While there has been only one human case of the West Nile Virus in Tarrant County so far this year, Tarrant County Public Health will have several trucks out tonight spraying for mosquitoes.
Scientists say a lower bird population in North Texas this summer may explain why there haven’t been more human cases of the virus.
After announcing nearly two weeks ago that the first 2013 human case of West Nile Virus was in Tarrant County, today officials with Tarrant County Public Health announced the county’s first positive mosquito pool sample.
Dallas County’s health department thought it may have had it’s first confirmed human case of West Nile Virus this year, but the state health department said the case does not meet the criteria for the disease.
A mosquito tested positive for the virus in south Dallas this week, so crews in Dallas County will begin ground spraying on Wednesday night.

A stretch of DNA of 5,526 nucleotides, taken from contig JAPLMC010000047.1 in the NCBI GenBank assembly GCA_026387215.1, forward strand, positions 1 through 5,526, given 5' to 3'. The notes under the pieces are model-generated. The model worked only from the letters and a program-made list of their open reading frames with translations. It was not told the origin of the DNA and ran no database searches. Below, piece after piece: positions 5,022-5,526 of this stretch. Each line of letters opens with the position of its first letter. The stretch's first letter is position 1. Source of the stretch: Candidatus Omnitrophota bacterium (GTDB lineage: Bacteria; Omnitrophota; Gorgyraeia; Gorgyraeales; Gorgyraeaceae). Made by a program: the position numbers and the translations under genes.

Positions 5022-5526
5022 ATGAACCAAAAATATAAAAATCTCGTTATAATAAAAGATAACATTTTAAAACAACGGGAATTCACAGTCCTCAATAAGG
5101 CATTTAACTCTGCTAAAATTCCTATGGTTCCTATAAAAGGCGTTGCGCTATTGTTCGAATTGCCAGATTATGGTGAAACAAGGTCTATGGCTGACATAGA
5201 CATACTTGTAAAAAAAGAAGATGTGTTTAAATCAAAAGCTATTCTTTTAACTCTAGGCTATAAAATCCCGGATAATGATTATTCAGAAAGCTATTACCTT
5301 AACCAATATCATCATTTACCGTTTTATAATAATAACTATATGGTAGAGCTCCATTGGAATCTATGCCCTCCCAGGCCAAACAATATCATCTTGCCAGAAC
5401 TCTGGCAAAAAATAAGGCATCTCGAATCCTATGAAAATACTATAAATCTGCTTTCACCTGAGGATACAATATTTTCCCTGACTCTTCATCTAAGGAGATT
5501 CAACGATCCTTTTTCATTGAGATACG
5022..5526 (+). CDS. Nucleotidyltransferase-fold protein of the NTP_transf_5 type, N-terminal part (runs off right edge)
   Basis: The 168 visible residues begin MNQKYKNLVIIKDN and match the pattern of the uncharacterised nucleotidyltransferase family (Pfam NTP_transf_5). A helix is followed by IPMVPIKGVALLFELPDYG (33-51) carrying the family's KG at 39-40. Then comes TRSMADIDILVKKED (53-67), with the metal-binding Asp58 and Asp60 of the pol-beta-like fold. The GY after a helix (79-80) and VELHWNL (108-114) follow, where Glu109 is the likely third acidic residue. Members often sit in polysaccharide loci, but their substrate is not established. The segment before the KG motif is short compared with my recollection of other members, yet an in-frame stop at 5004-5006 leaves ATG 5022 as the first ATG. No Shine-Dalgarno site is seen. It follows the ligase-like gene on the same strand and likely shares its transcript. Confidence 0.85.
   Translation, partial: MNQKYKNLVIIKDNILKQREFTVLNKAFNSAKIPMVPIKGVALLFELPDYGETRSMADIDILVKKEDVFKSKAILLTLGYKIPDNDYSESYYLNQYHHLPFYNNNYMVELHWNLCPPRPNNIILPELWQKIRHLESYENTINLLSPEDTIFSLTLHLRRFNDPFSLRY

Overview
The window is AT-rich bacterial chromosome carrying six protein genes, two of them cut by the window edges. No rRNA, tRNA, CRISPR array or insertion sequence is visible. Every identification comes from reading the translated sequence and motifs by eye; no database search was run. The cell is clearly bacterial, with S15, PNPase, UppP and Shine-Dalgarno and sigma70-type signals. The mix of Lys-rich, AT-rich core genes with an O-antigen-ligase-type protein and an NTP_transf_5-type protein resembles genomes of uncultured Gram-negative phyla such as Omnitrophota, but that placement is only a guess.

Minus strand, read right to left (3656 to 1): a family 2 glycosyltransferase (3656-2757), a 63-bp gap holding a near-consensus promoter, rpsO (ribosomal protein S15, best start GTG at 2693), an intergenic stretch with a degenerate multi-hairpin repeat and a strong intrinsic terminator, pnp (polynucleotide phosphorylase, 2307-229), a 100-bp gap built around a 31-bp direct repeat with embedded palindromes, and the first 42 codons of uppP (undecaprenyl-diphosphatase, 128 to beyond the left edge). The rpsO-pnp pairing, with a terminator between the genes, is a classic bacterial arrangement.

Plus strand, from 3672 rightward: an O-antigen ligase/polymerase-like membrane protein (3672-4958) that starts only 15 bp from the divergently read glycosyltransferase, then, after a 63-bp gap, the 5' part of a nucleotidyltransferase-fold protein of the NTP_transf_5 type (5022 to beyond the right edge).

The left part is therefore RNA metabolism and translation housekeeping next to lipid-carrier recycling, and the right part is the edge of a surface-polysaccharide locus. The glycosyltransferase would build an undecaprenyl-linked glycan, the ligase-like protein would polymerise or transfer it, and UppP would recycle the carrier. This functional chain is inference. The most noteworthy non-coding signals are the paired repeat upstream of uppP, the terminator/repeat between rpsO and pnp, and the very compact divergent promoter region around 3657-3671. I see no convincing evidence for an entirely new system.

Health authorities in North Texas will begin spraying for West Nile virus after detecting a “significant” increase in the type of mosquito that primarily carries the virus.
Dallas County will begin spraying for mosquitoes the evening of Friday, June 13, as the county takes a more aggressive approach to fighting the West Nile Virus.
A new report shows a large spike over the past few weeks in the type of mosquitoes that can carry the West Nile Virus.
A number of North Texas cities have already launched their attack on the mosquitoes responsible for West Nile Virus. Workers in the City of Arlington are among those getting an early jump on the season.
Would you stick your arm in a cage filled with 150 hungry Southern House mosquitoes, which are the very that carry the West Nile virus? Thankfully you don’t have to, because researchers did just that to help the CBS 11 I-Team.
As temperatures begin to climb and there are more and more signs of summer, Dallas County officials are reminding residents that the West Nile Virus is active and precautions need to be taken.
The number of deaths from last year’s record breaking West Nile season continues to grow.